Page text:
6.27.2005

Delights of an Unkempt Lawn

Several years ago we started reducing the amount of lawn area we maintain at our house.

The idea of a monoculture of grass, cut to regulation length just doesn't hold much appeal for us -- partly because of all those years of having to cut grass two or more times a week when we were growing up and partly because we find lawns to be, well, sterile.

We like our weeds and the variety of insects and other beasties they attract. I realize a "jungle" yard isn't for everyone, but it suits us.

One of our favorite things about not cutting the grass is the little surprises we find in the natural sections of the yard...


...like this little orchid, called Ladies'-tresses...


...and these Common Yellowthroat hatchlings in a nest just a few inches off the ground.

10 comments:

Anvilcloud said...

Well it wouldn't do in suburbia, but I think it's great that it works for you. When I got back home after more than a three-week absence, my garden was riotously overgrown. For the first time ever, I had an abundance of thistles -- along with buckets and buckets of other weeds.

Rurality said...

I found a ladies tresses yesterday too - right after my brother in law stepped on it. :(

Ontario Wanderer said...

I am always interested in what grows where. We have both Ladies' tresses and Common Yellowthroats here in Ontario too and I saw the Ladies' tresses in Newfoundland a couple of years ago.

username said...

I've never seen that particular flower before. It's beautiful!

the dharma bum said...

this piece was well-timed... a native prairie grass project at a YWCA in minneapolis was recently mowed by city workers because it violated city ordinances.

unbelievable, eh?

http://babelogue.citypages.com:8080/blotter/2005/06/28#a452

http://www.startribune.com/stories/465/5475508.html (registration required)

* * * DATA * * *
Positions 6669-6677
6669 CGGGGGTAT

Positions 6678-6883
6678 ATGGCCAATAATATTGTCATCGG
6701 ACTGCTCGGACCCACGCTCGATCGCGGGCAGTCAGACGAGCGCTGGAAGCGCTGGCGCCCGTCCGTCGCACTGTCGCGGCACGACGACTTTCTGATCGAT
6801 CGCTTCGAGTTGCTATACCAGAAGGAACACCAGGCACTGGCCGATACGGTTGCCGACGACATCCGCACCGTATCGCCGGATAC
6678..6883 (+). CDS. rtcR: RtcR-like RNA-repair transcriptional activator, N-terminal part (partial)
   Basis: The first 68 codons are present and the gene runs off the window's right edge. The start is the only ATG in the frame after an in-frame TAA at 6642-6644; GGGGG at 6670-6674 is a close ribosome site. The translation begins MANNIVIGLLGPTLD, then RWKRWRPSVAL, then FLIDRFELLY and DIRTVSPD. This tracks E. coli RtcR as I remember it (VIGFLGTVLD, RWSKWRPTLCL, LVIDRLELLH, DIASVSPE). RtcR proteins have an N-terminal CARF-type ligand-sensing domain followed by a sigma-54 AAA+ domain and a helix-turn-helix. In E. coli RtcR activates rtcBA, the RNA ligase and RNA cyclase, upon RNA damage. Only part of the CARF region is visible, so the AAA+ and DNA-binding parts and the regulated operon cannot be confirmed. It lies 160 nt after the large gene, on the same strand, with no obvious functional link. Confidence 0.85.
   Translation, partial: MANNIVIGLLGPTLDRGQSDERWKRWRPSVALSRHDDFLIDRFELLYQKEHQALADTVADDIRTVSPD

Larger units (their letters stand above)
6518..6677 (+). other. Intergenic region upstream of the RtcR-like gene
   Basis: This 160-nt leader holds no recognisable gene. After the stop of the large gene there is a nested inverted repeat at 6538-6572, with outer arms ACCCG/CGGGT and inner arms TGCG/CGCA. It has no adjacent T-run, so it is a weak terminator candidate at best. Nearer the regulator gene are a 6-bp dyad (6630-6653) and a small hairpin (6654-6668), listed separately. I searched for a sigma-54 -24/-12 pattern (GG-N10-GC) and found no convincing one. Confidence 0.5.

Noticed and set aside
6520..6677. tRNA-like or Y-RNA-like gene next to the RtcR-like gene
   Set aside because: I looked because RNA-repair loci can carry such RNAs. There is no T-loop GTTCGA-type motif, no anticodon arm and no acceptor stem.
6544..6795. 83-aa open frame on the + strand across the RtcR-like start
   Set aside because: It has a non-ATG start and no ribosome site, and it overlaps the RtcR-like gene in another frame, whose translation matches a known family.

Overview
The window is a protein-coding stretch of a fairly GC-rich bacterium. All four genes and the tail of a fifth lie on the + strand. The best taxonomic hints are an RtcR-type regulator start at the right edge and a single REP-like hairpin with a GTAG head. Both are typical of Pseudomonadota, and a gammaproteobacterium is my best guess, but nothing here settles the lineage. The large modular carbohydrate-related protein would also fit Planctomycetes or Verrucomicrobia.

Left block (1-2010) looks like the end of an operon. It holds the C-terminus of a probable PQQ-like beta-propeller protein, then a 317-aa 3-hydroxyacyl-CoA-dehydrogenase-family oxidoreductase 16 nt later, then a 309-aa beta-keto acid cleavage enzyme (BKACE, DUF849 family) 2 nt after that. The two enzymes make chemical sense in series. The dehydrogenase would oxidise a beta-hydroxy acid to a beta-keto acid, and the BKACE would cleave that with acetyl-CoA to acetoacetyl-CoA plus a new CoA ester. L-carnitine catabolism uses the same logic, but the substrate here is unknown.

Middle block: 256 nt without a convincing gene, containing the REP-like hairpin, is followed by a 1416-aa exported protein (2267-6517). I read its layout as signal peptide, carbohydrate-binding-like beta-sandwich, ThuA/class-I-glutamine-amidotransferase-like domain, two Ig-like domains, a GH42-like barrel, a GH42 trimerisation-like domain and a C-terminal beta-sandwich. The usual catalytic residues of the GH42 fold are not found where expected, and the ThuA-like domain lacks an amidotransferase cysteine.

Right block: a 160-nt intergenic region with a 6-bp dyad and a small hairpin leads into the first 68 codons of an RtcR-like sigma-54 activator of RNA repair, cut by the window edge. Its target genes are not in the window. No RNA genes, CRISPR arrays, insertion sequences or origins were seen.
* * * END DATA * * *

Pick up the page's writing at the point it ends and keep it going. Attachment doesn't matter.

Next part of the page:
oh yeah... beautiful flowers and photos!

Deb said...

Baby yellowthroats-what a great photo! I have them at my place, but I never knew they nested close to the ground like that.

In the rural area where I live, I often see someone with a 5-10 acre lot who mows every square inch, even in the road ditch. It's a sure sign of too much time on one's hands...sigh...

Sher said...

My husband and I bought a house the end of last summer. This spring I had high ambitions for a garden and landscaping. But I quickly found myself overwhelmed and unable to do it all. One of the things I never got to was: I had wanted to rip up a patch of pricker bushes and weeds. Good things I didn't, since I am still learning about plants, I found out they were raspberry bushes and pink peonies!!

I love your blog! I always love wandering around my yard looking for new flowers that have popped up and things like deer and hummingbirds!

Wayne said...

It's a shame about the Spiranthes clomping brother - surely there's something, some surgery or *something* that can be done.

I'll never regret getting rid of my lawn. I used to spend 2.5 hours a week mowing it, and for no reason at all (other than "harvesting carbon", which is what I called it).

For those who live in urban or suburban or *whew* exurban areas, buy a load or two of wood chips from a tree-cutting company. Spread them thick to kill the grass. Mark out your paths and then plant natives to grow up in the other areas. Start with something pretty like blackeyed susans, cardinal flowers, native grasses. You'll pay for the chips in fertilizer, mower gasoline, and time spent, in no time, and no one can complain about the lack of a lawn because what you've done looks incredible.

Keith, RN said...

We are surrounded by pine trees and our "lawn", such as it is, resembles a forest floor. A little grass grows and we mow it with a push-mower several times a season. If I ever have a house with a lawn, I'll buy a few goats and set them a-mowin'....

Annette Aravena said...

Awww! That is so cute. That's really one great perk of having an unkempt lawn. Although it does concern me that you’re keeping them unkempt, since it can house really dangerous animals. Overall, I think this is a very cute sight on your garden.
Annette Aravena